Fight Reports

Joshua UD12 Ruiz II – Self-Belief vs. False Narratives and Avoiding the Buster Douglas Moniker

Anthony Joshua exorcised the demons from his disastrous loss. Now, Andy Ruiz must do the same...


SAUDI ARABIA — Facing the most pressure to date in his professional career, Anthony Joshua maintained icy composure to frustrate and outbox Andy Ruiz to avenge his first defeat and recapture the unified WBA/WBO/IBF heavyweight titles.

For the last six months, Joshua and Ruiz have been polar opposites in everything from their personal backgrounds to physiques. Last night, their vastly different approaches to the biggest fight of the year hint at their future trajectories.


ADJUSTMENTS VS. CONTENTMENT: Instead of getting kudos for going into an immediate rematch with the man decisively KO’d him, the -re-fight talk revolved around Joshua’s supposed fragile mental state. Growing out his hair was viewed as being mentally lost. His words of being certain he would win was scoffed at for being empty platitudes.

Meanwhile, Ruiz’s huge upset gave him a long leash with media and fans, even when he showed up to the weigh-in packing an extra 15 pounds on his already massive frame. Oh, it had to be gamesmanship from the new champ! There’s no way he’d show up undertrained and throw away more potential massive paydays, right? Some even brought Ruiz’s absurd claims of a weighted sombrero or that he had converted a large amount of fat into pure muscle.

The ring is the ultimate truth-revealer and Joshua was the one who seized the moment. The decreased weight allowed him to be quicker on his feet and gave him the stamina to move for 12 rounds. But this wasn’t a track meet — a slashing Joshua right hand opened a leaky cut above Ruiz’s left eye to conclude round one. Joshua’s jab was sharp and stinging, knocking Ruiz’s head around at unnatural angles and giving the new champ second thoughts about rushing in.

You would think Ruiz, the fighter who just tasted his first multi-million dollar payday, would be the one hungry to keep the gravy train going.


COMPOSURE UNDER PRESSURE: Ruiz extra flab certainly made Joshua’s job easier, but there were still tense moments down the stretch.

In round eight, Joshua began to tire and allowed Ruiz to touch him downstairs with solid hooks. Later, Ruiz landed a perfect counter right hook in an exchange. And the clinches were no longer a refuge for AJ as Ruiz clubbed him with looping rights.

This could easily have been a momentum-changing round. However, Joshua went right back to turning Ruiz with constant movement and popping the jab. Ruiz’s face showed frustration as he now realized Joshua could not be goaded into a slugfest.

FLAWED REDEMPTION?: While scorecards were wide in AJ’s favor (119-109 twice, 118-110), it was not a performance that will immediately catapult him back to the consensus #1 heavyweight. Questions remain about his chin against Wilder and if he has the acumen to outbox a spoiler like Fury or even the division darkhorse in Oleksandr Usyk.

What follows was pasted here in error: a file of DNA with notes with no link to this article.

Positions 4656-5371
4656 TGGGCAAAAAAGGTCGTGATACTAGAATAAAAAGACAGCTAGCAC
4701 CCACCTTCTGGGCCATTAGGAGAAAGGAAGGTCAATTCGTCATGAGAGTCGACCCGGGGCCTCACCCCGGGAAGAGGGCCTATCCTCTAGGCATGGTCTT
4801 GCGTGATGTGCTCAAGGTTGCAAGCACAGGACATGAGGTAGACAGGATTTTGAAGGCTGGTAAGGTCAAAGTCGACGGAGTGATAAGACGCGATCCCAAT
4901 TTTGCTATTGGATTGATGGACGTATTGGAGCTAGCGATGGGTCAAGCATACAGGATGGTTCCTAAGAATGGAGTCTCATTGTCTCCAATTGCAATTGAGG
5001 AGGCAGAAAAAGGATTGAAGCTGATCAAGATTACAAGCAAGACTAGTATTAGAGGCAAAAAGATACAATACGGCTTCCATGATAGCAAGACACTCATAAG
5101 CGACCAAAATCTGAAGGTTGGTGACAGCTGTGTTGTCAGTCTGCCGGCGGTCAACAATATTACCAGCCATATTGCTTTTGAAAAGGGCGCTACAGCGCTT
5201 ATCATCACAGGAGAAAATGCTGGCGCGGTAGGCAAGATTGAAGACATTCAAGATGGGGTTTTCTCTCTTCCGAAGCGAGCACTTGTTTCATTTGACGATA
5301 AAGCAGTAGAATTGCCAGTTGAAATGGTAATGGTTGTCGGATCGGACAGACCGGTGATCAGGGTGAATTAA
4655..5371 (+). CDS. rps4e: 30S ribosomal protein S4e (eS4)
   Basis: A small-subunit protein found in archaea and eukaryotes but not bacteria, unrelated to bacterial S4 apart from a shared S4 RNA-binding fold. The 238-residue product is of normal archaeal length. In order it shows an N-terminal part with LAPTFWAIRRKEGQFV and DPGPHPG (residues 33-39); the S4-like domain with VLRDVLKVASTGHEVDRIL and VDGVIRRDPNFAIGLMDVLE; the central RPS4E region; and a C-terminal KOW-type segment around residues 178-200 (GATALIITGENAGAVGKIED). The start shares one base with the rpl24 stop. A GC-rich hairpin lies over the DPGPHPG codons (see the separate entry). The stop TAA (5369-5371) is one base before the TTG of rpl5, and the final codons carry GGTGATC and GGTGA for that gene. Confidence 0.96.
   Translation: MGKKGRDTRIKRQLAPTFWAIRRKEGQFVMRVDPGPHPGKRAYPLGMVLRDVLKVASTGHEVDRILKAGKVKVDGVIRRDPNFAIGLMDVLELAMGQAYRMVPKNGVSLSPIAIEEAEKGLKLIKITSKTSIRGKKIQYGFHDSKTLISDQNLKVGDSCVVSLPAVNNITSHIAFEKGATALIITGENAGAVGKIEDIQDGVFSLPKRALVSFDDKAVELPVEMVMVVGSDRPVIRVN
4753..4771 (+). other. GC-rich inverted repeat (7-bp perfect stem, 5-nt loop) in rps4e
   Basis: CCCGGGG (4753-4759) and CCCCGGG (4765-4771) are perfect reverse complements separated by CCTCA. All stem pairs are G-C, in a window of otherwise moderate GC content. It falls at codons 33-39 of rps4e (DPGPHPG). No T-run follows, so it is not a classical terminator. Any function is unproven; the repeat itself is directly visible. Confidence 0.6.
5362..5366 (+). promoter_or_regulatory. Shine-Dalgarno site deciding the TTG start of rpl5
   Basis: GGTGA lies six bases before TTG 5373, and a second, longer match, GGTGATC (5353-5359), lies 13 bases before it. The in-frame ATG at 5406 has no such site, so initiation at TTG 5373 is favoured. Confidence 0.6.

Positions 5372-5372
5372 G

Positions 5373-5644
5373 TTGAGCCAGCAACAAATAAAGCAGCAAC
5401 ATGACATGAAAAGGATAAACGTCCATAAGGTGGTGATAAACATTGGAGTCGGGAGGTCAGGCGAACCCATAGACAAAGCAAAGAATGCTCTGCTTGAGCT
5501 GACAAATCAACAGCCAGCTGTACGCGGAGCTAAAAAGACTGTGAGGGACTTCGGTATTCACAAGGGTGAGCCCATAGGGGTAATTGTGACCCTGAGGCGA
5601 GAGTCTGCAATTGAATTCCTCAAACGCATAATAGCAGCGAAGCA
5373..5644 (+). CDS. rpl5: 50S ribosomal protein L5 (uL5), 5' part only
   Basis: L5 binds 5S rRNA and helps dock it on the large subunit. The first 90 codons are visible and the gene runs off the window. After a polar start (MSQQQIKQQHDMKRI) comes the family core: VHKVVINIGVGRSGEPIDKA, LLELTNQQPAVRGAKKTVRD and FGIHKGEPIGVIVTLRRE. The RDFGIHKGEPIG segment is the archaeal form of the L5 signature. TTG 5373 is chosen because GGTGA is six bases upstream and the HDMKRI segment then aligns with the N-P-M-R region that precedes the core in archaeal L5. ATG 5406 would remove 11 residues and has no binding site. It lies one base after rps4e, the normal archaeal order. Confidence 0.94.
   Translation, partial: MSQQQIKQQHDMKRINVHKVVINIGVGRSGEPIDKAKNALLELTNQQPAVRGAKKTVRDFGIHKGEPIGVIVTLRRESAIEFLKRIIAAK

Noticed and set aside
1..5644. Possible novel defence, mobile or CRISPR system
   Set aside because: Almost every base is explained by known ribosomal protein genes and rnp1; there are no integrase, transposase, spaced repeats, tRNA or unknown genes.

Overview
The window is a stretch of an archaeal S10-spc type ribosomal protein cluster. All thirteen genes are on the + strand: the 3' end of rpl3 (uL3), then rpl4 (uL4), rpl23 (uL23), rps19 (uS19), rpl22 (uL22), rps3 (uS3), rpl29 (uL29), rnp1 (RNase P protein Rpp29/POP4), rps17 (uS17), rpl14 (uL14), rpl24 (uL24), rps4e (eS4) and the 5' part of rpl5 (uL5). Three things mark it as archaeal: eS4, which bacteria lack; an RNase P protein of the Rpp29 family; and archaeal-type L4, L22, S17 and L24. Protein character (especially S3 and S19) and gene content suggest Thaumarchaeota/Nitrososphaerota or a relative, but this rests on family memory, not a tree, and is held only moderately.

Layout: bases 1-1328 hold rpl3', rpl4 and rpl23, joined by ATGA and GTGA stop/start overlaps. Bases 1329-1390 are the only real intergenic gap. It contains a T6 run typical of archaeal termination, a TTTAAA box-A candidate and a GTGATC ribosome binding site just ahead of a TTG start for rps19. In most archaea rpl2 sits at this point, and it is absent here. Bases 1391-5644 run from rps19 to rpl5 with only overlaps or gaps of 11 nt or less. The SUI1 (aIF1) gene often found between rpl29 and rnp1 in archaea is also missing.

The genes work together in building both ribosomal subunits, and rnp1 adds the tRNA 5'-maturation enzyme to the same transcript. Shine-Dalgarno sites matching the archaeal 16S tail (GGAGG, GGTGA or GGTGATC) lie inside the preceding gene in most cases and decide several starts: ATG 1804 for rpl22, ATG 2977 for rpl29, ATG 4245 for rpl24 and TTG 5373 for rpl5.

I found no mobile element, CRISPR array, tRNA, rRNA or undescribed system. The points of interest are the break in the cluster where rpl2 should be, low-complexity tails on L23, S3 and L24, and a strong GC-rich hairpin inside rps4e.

There’s also a vocal minority on social media that’s perturbed Joshua didn’t blast out Ruiz like countrymen Lennox Lewis did Hasim Rahman in their return bout. That’s a misguided take, as Lennox had more than his fair share of cautious stick n’ move bouts (see David Tua), and the Hall of Famer summed it up well on Twitter:

NOT THE MEXICAN BUSTER DOUGLAS… YET: Andy Ruiz laying an egg on Saturday effectively killed any interest in a trilogy. It was also eye-rolling to hear him immediately cop pleas in his post-fight interview saying he wasn’t prepared and didn’t listen in training.

Yes, it was poetic that Ruiz’s 15-pound weight gain was the exact amount Buster Douglas brought into his ill-fated first title defense against Evander Holyfield. But Douglas also went into a complete downward spiral where he didn’t fight for another six years. Ruiz still has among the fastest hands in the division and if he gets his head on straight, has very marketable and potential action-packed fights he could pursue against Luis Ortiz, Adam Kownacki, Dillian Whyte, Alexander Povetkin or Michael Hunter.

Just like we gave Joshua the opportunity to redeem himself, Ruiz should be extended that same space to right his wrongs.


COMPLETE UNIFICATION IS STILL A YEAR (OR LONGER) AWAY: Joshua was diplomatic when asked about future matchups with Wilder and Fury, stating coyly they’ll contact him when they’re ready. We can translate that as “I’m the cash cow and when you guys are ready to accept MY terms, we can make the fights.”

As Eddie Hearn stated, Joshua will have at least two mandatories to occupy his 2020 against Kubrat Pulev and Oleksandr Usyk. Meanwhile, Wilder-Fury II is targeted for February and there is a rematch clause on both sides, ensuring those two big money matchups will fill up the year as well.

Not having an undisputed champ until 2021 isn’t ideal, but compelling matchups will ease the pain. And Anthony Joshua’s performance this weekend ensures he has a good chance to be the last man standing.



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